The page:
The monument, which belongs to the Great Council of New Jersey Improved Order of Red Men, was erected in the city of Camden about 60 years ago. The Camden County Red Men put up the Indian statue to pay tribute to the various tribe members who had fought in World War I.

A bronze plate on the monument reads, “In memory of our brothers who made the su­preme sacrifice in the World War 1917-1919” and then a list of the American Indian tribes which participated in the war followed.

According to Francis and Hagelin, there are few tribe members left in the Camden County area and the park in which the Indian statue once stood has been slated for hospital expansion. Camden’s housing authority agreed to pay to move the statue anywhere the Great Council decided and Tuckerton won, the men said.

The arrival of the Indian brought a small group of onlookers who watched as the chief took up residence in the borough. And the chief, his bronze skin tarnished green, stood proudly at his Route 9 vantage point looking toward the north and across Pohatcong Lake.

The local Red Men are particularly pleased to have the statue since Tuckerton has special significance for American Indian descendents. According to Francis, Lenape Indians for years had crossed over the triangle of ground that now separates Route 9 from Great Bay Boulevard and contains the statue

“The Lenapes came from Friendship and used to travel along the lakes,” Francis said. “They then went up Bartlett Lane to a camp­site they had back that way. This is a regular Indian trail. They came right across this area every summer.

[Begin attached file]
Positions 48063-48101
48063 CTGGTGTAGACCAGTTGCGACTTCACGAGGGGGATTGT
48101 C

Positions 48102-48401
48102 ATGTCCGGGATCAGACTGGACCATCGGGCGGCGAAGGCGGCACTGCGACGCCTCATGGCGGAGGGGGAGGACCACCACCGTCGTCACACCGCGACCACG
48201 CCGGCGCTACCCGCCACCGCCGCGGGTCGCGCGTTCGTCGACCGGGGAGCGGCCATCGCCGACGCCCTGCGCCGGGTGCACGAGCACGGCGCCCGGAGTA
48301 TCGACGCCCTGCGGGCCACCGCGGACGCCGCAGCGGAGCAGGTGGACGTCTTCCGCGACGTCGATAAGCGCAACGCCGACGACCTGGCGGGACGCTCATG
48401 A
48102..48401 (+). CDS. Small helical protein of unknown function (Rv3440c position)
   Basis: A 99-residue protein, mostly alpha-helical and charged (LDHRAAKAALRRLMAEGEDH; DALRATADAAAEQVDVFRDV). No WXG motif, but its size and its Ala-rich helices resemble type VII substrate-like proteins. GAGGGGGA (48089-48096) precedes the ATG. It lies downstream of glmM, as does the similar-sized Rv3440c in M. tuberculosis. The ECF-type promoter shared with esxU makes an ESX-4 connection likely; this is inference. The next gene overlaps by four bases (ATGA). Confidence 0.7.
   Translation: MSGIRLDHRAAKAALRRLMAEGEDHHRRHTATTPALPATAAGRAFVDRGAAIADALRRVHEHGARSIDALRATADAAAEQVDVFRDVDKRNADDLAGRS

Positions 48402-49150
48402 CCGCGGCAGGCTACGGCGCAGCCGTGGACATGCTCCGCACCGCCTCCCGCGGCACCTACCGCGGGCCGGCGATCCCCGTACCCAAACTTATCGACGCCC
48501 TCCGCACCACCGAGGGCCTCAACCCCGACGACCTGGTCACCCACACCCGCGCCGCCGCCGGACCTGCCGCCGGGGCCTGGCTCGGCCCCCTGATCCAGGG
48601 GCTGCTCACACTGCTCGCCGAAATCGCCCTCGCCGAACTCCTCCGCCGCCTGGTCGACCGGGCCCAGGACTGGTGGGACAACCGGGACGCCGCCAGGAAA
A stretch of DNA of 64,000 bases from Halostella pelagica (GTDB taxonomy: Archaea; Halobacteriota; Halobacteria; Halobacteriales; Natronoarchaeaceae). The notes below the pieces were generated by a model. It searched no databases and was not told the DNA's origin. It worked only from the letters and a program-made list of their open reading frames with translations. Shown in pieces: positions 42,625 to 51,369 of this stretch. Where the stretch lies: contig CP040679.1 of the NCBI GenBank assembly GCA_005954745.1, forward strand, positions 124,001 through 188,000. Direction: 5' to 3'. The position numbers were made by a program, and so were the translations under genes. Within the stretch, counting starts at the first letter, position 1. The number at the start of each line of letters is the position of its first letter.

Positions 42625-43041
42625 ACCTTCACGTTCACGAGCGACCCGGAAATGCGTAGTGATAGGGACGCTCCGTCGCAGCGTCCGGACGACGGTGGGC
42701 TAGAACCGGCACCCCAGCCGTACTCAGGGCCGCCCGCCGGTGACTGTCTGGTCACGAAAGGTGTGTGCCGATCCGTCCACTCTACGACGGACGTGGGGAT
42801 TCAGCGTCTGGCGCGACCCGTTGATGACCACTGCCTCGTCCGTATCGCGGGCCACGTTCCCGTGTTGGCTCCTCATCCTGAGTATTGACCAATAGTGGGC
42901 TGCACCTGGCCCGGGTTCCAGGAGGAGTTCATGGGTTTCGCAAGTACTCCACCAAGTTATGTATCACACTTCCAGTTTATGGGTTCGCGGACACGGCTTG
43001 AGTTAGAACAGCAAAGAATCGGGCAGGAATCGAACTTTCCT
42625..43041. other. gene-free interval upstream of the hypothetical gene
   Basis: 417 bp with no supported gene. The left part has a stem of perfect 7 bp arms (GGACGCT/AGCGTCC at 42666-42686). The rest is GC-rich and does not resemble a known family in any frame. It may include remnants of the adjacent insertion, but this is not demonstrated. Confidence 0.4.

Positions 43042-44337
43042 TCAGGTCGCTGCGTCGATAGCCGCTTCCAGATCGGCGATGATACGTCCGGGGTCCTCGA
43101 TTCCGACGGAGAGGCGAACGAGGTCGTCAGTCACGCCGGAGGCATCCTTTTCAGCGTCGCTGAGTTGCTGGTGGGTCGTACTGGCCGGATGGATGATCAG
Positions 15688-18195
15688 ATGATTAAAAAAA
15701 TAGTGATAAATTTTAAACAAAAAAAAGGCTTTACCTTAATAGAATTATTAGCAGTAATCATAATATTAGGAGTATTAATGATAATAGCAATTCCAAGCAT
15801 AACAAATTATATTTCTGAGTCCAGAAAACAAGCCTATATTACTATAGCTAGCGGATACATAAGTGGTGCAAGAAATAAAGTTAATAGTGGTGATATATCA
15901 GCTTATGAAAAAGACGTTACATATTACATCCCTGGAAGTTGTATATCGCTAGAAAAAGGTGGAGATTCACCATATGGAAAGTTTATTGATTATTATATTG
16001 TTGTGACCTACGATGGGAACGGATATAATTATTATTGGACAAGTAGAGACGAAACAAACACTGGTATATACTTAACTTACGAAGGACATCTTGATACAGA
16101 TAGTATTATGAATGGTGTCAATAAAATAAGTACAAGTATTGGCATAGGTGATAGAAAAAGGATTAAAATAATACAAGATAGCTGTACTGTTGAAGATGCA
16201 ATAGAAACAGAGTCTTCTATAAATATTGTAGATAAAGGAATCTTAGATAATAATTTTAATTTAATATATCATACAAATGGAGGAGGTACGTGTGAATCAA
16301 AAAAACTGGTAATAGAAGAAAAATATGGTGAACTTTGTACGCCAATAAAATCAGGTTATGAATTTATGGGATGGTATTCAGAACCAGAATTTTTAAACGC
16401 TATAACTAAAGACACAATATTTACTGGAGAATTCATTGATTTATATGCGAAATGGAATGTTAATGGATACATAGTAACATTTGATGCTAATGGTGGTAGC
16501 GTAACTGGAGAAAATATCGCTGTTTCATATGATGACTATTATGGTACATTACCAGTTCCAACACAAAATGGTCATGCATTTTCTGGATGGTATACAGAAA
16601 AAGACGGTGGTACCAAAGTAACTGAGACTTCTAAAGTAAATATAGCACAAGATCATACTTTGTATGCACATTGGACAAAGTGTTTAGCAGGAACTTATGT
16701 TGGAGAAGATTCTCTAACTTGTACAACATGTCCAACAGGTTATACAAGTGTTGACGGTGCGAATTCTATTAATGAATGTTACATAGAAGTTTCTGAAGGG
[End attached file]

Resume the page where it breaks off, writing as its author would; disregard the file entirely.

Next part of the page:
“The two or three other places discussed by the Great Council were off the beaten path. This spot is right along Route 9 and the heritage around here is about the Indians. Also, it’s near the lodge and near Lake Pohatcong,” Francis added.

Currently, there is no name for Tucker­ton’s new chieftain but the Red Men said that might change when the lodge has a formal dedication of the statue in May.

Atlantic City Press

Article clipping undated - probably October, 1980




by Ralph Morano Jr.- Staff Writer

TUCKERTON — It has been seven years since Howard Francis brought Chief Pohatcong, a large Indian statue, across the state from Camden to the fork of Route 9 and Great Bay Boulevard here.

The Indian has become the most visible representation of the Pohatcong Tribe of the Redmen, which owns the statue, and a sym­bol of municipal pride in the seven years it has called the borough home.

However, Francis, a member of the Redmen and also a Tuckerton councilman, said the question he is most asked about the 69-year-old Indian is when is he going to get a bath.

The elements have left a green residue on the statue and Francis said a lot of people contact him, wanting to restore its original finish.

“Many of the people who call (ab­out the statue) want to do something about cleaning it up,” Fran­cis said. “But that is impossible.

Francis said sandblasting would be the only way to clean the statue but was told the results would be only temporary and that the sta­tue might be ruined.

“The company that moved the statue said it wouldn’t be long be­fore the elements would take their toll on the statue again,” he said. “And they said the sandblasting would take off some of the surface and leave the statue exposed to de­terioration.

“We don’t need the arms falling off,” he said.

Before the Indian was moved to his present home, he was covered with graffiti.